APPEAL from the Circuit Court of Cook County; the Hon. JACQUES
HEILINGOETTER, Judge, presiding.
MR. JUSTICE BUA DELIVERED THE OPINION OF THE COURT:
In a jury trial in the Circuit Court of Cook County, the defendant was convicted on one count of murder (Ill. Rev. Stat. 1969, ch. 38, par. 9-1) and two counts of aggravated battery (Ill. Rev. Stat. 1969, ch. 38, par. 12-4(b)(1)). Prior to sentencing, the trial judge, sitting without a jury, held a hearing on the defendant's fitness. It was found that the defendant had been fit at the time of his trial and was fit for sentencing. The court imposed a sentence of imprisonment for a term of from 15 to 45 years. At the fitness hearing, however, the trial court allocated to the defendant the ultimate burden of proving his own unfitness, as provided by section 5-2-1(i) of the Unified Code of Corrections (Ill. Rev. Stat. 1973, ch. 38, par. 1005-2-1(i)). We take notice of this plain constitutional error and, accordingly, reverse and remand for a new trial.
On April 17, 1971, the defendant shot and killed Prince Sledge in a Chicago tavern known as the Seaway Lounge. Two other individuals present in the tavern, Vannie Lee Robinson and Sidney Fitzgerald, also suffered gunshot wounds. The defendant was indicted for the murder of Sledge, and for two counts of aggravated battery against each of the two other victims. A jury trial began on October 21, 1974.
On October 23, 1974, the jury found the defendant guilty of the murder of Prince Sledge, and of one count of aggravated battery against each of the two other victims. Judgments were entered on the verdicts.
At the request of defense counsel, on November 21, 1974, the court ordered a behavior clinic examination to determine the defendant's fitness for sentencing. This examination was performed by Dr. Edward Kelleher, director of the Psychiatric Institute of the Circuit Court of Cook County. The report of this examination, filed December 12, 1974, indicated Dr. Kelleher's conclusion that the defendant was not fit for sentencing, and also suggested that the defendant had not been fit at the time of his trial.
Pursuant to an extension of time granted by the court, the defendant's written motion for a new trial was filed on December 30, 1974. Among other grounds, this motion alleged the defendant's unfitness at the time of his trial, making reference to Dr. Kelleher's report. In connection with this allegation, defense counsel asked the court to order a second examination by Dr. Kelleher, specifically for the purpose of determining the defendant's fitness at the time of his trial. This request was granted. In addition, the court granted the State's request that the defendant also be examined by Dr. Clifton Rhead of the Illinois State Psychiatric Institute. Both examinations were carried out in January 1975, and reports were filed with the court.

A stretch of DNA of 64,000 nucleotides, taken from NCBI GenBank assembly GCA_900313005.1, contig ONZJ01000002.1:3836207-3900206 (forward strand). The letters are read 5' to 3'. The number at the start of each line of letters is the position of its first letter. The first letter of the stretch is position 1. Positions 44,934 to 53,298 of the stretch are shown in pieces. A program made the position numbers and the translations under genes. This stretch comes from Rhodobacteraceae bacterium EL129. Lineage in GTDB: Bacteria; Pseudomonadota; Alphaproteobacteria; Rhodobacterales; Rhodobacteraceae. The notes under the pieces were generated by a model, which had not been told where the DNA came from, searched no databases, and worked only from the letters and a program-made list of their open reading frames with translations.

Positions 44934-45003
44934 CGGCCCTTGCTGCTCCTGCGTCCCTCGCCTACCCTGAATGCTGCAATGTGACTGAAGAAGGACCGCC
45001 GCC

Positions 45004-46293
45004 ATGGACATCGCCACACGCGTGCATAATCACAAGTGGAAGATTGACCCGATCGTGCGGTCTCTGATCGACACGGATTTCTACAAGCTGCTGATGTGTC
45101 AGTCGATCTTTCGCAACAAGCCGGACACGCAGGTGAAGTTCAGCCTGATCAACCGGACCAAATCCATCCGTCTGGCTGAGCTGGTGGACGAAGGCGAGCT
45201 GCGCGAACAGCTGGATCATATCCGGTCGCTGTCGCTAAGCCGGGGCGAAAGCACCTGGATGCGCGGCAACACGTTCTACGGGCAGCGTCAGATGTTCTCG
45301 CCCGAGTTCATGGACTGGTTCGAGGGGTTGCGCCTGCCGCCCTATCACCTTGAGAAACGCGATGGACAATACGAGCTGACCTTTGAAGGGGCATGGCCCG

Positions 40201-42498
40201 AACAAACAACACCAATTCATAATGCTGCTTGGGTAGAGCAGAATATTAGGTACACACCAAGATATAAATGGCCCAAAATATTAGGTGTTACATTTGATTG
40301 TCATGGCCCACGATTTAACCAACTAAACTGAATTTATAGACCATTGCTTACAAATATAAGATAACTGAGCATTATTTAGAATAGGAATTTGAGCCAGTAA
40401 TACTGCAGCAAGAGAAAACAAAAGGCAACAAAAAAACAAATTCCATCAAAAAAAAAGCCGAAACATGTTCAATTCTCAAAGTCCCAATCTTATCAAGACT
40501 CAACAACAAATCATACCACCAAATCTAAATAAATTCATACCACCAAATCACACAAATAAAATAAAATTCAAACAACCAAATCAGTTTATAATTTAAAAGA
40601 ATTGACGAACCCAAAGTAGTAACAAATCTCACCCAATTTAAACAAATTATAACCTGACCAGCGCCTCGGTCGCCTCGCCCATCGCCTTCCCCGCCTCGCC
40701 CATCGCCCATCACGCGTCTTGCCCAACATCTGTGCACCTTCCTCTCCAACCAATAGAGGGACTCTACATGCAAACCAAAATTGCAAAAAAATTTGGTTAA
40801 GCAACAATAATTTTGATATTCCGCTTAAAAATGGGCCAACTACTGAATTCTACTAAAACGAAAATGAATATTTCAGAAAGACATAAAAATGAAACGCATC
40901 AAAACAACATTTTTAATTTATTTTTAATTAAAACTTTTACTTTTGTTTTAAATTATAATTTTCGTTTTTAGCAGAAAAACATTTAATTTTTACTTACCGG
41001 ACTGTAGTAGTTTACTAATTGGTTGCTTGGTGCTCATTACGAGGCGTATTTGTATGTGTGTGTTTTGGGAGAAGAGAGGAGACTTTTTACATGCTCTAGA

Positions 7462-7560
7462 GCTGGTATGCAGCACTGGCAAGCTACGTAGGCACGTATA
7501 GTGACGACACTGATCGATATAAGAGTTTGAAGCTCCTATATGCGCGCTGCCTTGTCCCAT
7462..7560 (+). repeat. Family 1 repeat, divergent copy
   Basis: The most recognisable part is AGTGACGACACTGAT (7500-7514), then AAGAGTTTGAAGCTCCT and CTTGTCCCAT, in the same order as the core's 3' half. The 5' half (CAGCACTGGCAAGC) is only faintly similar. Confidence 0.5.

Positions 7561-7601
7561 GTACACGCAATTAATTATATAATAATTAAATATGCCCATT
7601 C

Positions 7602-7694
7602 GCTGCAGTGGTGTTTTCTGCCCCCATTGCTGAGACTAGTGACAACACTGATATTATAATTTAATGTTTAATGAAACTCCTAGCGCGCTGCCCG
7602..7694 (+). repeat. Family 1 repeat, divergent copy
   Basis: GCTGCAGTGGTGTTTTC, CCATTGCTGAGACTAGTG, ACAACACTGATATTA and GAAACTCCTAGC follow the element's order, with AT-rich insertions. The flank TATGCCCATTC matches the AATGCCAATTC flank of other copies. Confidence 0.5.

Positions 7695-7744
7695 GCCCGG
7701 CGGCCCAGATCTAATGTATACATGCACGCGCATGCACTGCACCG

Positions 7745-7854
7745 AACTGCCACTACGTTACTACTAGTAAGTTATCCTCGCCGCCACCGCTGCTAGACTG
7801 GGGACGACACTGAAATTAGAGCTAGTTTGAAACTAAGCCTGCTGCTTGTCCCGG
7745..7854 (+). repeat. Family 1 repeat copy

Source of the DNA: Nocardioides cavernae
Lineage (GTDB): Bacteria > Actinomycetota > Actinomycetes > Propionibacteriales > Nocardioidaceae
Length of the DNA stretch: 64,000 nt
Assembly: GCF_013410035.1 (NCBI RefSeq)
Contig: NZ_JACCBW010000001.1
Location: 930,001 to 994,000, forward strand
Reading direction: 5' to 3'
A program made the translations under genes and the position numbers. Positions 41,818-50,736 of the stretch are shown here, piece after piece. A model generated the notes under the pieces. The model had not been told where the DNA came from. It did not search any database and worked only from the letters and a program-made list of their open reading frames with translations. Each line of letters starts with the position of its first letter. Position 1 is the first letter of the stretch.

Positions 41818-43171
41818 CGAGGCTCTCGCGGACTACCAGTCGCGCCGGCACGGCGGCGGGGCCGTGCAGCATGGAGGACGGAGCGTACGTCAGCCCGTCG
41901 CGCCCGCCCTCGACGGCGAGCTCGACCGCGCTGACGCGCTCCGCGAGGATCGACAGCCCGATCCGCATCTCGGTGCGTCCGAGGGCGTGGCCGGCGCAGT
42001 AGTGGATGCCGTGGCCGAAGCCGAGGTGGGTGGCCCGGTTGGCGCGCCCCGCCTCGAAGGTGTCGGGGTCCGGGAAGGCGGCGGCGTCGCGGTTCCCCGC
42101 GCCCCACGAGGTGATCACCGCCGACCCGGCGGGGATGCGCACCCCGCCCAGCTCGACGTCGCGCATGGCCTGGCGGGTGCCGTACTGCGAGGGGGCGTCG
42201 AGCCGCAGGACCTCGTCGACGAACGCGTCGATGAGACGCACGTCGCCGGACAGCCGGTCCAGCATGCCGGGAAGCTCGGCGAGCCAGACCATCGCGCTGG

• 1 On March 6, 1975, a hearing was held before the trial judge, sitting without a jury, on the issues of the defendant's fitness at trial *fn1 and for sentencing. The only witnesses to testify at the hearing were Dr. Kelleher and Dr. Rhead. The defendant offered the testimony of Dr. Kelleher, who was of the opinion that the defendant had been unfit at the time of his trial and was unfit for sentencing. Dr. Rhead, however, testifying for the State, gave an opposing opinion. The court properly took notice of the trial proceedings.
At the conclusion of the fitness hearing, the trial judge found that the defendant had been fit for trial and was fit for sentencing. Other grounds raised in the defendant's motion for a new trial were also denied. After a hearing on aggravation and mitigation, the court imposed a sentence of imprisonment for 15 to 45 years.